Explore The Beauty of Japan’s Abandoned Architecture In This New Book

updated May 3, 2019
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(Image credit: Shane Thoms)

Ever wonder what modern buildings and structures would look like if nature overtook them? Australian photographer Shane Thoms explored Japan searching for such architecture, and it’s now all in this new book, Haikyo, released this month by Carpet Bombing Culture.

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“These modern ruins or ‘haikyo,’ provide a paused and romantically silent contrast to a country known for the brightness, sound, and movement that swells in so many of its thriving metropolises,” Thom writes.

(Image credit: Shane Thoms)

Thom visited places that were built during Japan’s economic boom in the 1960s and ’70s, and which were abandoned to decay when things slowed down. Included in the book is everything rom abandoned hotels to office buildings to Nara Dreamland, the country’s version of Disneyland that was built in 1961 and now features roller coasters being overtaken by vegetation and a “Main Street USA” that looks more like a ghost town:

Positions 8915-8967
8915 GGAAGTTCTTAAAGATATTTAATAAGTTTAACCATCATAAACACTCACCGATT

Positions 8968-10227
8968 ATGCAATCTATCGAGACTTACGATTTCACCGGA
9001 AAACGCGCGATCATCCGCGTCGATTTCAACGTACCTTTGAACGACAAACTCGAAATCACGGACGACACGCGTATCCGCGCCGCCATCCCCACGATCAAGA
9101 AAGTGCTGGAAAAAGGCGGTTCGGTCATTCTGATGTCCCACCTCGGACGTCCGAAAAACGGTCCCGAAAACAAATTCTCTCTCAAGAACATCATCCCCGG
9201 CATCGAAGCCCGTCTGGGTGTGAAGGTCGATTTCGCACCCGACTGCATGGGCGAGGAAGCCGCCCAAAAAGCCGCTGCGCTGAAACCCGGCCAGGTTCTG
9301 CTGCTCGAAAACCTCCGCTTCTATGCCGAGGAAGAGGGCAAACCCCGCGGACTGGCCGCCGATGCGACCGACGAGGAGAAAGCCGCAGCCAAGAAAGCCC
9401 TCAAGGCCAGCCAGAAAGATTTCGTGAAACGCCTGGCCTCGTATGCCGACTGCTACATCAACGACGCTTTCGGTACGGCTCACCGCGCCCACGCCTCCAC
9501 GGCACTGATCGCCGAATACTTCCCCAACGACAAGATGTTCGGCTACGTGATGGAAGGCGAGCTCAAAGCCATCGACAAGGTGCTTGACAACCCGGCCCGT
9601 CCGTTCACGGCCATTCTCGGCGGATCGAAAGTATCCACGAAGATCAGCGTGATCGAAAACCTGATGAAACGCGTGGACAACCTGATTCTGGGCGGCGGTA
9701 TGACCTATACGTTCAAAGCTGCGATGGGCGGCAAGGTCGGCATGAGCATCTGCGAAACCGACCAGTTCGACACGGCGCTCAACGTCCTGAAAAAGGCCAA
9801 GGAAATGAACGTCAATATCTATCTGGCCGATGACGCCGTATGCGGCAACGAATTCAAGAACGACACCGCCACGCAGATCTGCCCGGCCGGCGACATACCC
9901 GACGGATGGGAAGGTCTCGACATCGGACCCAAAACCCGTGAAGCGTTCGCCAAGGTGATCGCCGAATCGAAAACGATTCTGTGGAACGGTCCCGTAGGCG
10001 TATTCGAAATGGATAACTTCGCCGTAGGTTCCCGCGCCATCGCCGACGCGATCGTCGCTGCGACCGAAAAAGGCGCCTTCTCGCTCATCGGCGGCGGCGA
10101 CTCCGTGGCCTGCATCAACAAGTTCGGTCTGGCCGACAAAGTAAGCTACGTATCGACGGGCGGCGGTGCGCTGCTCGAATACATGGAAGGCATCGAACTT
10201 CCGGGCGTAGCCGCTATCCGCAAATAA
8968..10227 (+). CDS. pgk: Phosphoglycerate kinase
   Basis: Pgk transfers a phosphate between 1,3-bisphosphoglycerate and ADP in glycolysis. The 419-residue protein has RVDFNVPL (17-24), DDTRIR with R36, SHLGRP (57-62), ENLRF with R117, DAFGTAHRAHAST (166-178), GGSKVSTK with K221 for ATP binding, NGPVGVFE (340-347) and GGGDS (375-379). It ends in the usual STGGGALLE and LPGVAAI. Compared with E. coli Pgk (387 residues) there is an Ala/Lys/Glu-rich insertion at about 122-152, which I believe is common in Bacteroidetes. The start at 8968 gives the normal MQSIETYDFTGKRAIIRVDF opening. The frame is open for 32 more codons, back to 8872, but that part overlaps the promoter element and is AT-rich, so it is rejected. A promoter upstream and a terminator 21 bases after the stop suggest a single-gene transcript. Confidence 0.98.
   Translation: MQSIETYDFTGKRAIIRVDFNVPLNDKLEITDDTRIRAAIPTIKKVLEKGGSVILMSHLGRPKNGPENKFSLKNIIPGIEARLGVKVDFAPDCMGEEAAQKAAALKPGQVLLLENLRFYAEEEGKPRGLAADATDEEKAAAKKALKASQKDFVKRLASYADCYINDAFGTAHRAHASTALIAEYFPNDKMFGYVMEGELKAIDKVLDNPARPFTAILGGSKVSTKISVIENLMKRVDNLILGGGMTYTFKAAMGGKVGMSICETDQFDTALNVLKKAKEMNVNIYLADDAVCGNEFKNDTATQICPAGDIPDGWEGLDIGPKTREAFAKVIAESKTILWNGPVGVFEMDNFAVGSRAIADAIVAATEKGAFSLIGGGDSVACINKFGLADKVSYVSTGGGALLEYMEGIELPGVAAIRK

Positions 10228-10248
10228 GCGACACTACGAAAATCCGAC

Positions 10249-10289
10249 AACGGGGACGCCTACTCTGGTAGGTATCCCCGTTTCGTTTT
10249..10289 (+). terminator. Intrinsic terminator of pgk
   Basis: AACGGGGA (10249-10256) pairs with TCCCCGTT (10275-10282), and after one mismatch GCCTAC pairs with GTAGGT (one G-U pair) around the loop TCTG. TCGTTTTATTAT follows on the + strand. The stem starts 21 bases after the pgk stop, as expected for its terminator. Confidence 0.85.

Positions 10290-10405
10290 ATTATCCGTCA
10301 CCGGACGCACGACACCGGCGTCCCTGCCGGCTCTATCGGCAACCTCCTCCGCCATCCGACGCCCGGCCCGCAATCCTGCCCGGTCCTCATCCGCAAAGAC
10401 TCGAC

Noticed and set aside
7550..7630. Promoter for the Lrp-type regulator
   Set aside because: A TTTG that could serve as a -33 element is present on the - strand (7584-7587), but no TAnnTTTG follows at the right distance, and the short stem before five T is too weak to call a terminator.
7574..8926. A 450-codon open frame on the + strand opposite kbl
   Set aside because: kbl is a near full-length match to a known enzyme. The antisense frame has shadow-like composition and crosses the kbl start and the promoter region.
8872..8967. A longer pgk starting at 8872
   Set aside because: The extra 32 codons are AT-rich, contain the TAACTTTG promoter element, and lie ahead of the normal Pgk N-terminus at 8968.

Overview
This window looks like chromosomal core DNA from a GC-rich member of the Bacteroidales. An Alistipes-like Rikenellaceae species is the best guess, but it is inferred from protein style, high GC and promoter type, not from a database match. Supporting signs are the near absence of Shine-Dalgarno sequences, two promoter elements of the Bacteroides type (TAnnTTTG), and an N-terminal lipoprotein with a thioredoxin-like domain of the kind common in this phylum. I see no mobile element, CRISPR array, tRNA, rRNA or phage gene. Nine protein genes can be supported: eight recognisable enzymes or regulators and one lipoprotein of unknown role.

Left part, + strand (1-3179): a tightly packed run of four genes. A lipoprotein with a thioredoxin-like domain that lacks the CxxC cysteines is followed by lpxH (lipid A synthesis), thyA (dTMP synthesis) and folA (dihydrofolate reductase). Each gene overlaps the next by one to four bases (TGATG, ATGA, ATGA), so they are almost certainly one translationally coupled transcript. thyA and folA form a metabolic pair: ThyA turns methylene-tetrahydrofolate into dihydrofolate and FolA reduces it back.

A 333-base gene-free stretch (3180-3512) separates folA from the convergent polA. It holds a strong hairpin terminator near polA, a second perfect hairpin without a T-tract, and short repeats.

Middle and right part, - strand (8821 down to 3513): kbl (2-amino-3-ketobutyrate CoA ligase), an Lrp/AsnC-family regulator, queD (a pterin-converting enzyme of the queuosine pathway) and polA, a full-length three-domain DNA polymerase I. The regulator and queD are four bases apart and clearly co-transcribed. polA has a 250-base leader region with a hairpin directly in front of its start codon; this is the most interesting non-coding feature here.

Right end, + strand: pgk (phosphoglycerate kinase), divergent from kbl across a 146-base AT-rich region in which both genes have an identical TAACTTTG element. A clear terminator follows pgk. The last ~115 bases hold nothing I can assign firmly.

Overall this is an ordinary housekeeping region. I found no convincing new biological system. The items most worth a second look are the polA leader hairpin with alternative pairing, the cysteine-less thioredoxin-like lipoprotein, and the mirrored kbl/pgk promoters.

(Image credit: Shane Thoms)

Another (quite famous) location is also explored: Hashima Island, the former coal facility and current UNESCO Heritage site. Hashima was a working coal mine until 1974, when Mitsubishi closed the mines as they were near depletion and demand for coal was dropping. The island’s residents, which numbered 5,259 at its most populous in 1956, were relocated shortly after the closure, effectively leaving Hashima untouched by people for several decades. After some restoration in the early 2000s, the island reopened for tourists in 2009, and was featured as the secret lair of villain Raoul Silva in the 2012 James Bond film, Skyfall.

(Image credit: Shane Thoms)

This “curious collection of images… provide a rare and intimate glimpse into a secret, mysterious and sometimes bizarre world,” says the note from the publisher. “Each with its own unique story to tell, the end result is the presentation of a fascinating realm where one can contemplate Japan’s hidden journey from permanence to disposability, composition to decomposition and construction to deconstruction.”

Shane Thoms’ Haikyo is available now.